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ROMEO at Automotive Tech Days

On November 4th, the region of Auvergne-Rhone-Alpes organized it’s 3rd  edition of “Automotive Techdays” where 40 innovative projects were presented by 40 R+D Directors, European Market Directors, as well as some 150 VIPs. Because the automobile manufacturers are interested in electric traction motors, the research on motor generators is teeming. There is a description of 3 of the projects in the article in French here, written by Yvonnick Gazeau. But today we will just devote the blog to the one which is working on the elimination of rare earths in magnets—a similar project to DEMETER, ROMEO. Today, I will explain the strides that this research group is making to reach their goal of a rare-earth free magnet motor.

On eliminating rare earths in magnets

The prime objective of the ROMEO project is to reduce drastically the quantity of rare earths used in magnets. Neodymium, which is a light rare earth, does not pose a supply problem; however, dysprosium and terbium are heavy rare earths and are found mostly in China and Mongolia, who have seized more than 95% of the market. These elements are found in machines which are known for producing a strong electromagnetic induction, expressed in Tesla (T).

Jean-Marc Dubus, Director of Advanced Projects at Valeo, explains « If we would replace Neodymium which supplies 1,3 T by a ferrite supplying 0,45 T, there would be a risk of demagnetization, particularly in cold environments. So to maintain the same power, the motor would need to be 3 times longer and the amount of copper would also need to be increased. He adds, “Dysprosium alone accounts for half of the price of the magnet, thus, we’ve decreased it’s content to only 3.5% of the total mass.”

Thus, to find an effective replacement, the researchers of this ROMEO project studied the magnetic phases of the 20 cheapest materials in the world, this resulted in over 56,000 combinations! The production methods were also modified: a magnet without neodymium, for example, was covered with powdered HREEs, this produces a thermal shield which protects against demagnetization.



Magnets of an alternate start at Valeo

Jean-Marc Dubus announced some encouraging results : “We have removed the dysprosium content from certain applications and we have found that by including only a very small quantity of heavy rare earths we can change the magnet making process. The quantity of heavy rare earths used is divided by 7, thus it contributes to only 0,5% of the mass of the magnet.”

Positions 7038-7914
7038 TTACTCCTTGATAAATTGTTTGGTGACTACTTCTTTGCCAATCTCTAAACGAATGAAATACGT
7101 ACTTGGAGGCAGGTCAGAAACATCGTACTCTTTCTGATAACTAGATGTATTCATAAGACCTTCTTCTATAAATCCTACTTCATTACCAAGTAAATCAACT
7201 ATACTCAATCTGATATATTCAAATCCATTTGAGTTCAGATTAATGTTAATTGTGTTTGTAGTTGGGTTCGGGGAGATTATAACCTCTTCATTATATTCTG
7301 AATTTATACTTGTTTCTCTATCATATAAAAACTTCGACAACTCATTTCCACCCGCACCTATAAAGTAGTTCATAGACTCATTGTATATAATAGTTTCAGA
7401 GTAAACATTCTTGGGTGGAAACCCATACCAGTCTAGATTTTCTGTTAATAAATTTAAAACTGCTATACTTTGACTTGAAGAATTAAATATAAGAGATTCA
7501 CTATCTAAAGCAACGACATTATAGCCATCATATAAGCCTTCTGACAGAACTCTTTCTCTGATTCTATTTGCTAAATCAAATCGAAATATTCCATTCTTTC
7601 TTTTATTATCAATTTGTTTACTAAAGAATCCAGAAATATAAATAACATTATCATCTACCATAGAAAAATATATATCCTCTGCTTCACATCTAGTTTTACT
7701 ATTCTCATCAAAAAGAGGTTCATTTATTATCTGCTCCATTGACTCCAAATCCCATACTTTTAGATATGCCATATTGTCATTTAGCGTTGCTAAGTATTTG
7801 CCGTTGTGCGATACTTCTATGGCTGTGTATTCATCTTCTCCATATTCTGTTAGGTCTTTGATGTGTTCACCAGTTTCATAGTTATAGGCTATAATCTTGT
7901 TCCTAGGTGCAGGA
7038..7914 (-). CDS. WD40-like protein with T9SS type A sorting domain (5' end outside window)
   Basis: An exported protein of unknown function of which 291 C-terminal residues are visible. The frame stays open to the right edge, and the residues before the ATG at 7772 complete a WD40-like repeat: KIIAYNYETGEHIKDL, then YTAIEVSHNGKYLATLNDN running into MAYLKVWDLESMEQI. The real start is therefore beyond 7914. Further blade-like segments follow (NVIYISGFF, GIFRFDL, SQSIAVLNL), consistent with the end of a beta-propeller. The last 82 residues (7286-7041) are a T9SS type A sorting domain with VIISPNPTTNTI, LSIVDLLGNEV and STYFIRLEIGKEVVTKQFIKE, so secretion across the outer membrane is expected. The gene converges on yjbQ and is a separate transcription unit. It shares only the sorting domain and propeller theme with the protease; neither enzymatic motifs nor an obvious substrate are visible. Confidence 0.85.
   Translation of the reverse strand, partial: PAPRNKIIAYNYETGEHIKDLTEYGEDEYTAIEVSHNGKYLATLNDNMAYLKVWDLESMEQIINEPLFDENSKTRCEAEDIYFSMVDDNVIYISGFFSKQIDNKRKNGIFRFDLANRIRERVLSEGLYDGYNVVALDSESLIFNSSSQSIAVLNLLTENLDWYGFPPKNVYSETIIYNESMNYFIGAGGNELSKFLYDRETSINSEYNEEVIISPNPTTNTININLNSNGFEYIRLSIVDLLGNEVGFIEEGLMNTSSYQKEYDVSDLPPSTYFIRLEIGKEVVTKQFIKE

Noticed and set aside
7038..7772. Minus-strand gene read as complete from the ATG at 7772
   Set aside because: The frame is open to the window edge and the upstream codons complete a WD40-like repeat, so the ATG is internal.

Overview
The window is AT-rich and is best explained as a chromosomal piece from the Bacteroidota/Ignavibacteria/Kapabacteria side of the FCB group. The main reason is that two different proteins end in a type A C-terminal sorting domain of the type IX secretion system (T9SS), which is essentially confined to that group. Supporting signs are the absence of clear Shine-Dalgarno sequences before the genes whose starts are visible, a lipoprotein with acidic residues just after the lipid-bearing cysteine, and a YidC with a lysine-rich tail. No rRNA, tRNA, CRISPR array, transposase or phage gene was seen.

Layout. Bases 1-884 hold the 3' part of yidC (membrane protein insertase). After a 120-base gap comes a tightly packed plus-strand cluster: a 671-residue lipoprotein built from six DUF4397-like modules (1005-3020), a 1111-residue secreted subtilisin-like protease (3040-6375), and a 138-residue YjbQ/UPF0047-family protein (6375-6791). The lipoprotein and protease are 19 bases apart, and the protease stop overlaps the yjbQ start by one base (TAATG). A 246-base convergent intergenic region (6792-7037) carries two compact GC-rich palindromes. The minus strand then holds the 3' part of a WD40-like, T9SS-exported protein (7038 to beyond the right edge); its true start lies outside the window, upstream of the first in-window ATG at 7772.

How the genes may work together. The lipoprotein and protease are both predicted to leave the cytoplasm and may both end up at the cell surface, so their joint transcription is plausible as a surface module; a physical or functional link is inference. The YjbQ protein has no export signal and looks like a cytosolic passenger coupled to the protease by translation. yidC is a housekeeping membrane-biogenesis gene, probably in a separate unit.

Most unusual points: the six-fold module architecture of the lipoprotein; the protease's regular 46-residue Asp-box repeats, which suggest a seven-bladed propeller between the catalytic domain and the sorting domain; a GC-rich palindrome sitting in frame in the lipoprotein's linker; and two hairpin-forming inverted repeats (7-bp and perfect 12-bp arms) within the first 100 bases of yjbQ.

The 2nd objective of the project, which is to obtain magnetic phases without any trace of rare earths, is for the moment still in the laboratory stage. Jean-Marc Dubus: “This objective will be difficult to reach because the maximum duration of the project, which is 36 months, is too short.”

The next step is to go from a few milligrams on the laboratory scale to several tons on the industry scale to meet auto industry demand.  It is estimated that a hybrid electric vehicle contains 700 grams to 1 kgs of magnets. Jean-Marc Dubus: “The amount of rare earths could be reduced, but the cost of these magnets is not necessarily going to drop, because the manufacturing process has now changed and has become more complex.”

The recycling of the magnets from small machines is complicated and is not economically viable, but those coming from machines that weigh more than a kilo could be interesting. Jean-Marc Dubus: “In the framework of the European Training Network, and the European networks forming collaborations with Marie Curie-Sklowdska Actions, we have 15 doctoral students, in the DEMETER project, who work together on this problem, that is, defining the value chain for direct recycling for magnets or indirect recycling for the oxides. Direct recycling is done by blowing hydrogen onto a NdFeB magnet in an enclosed tank so that it is transformed into powder.” Other student groups are looking at redesigning the industrial disassembly process for the magnets. Please click here for more details.


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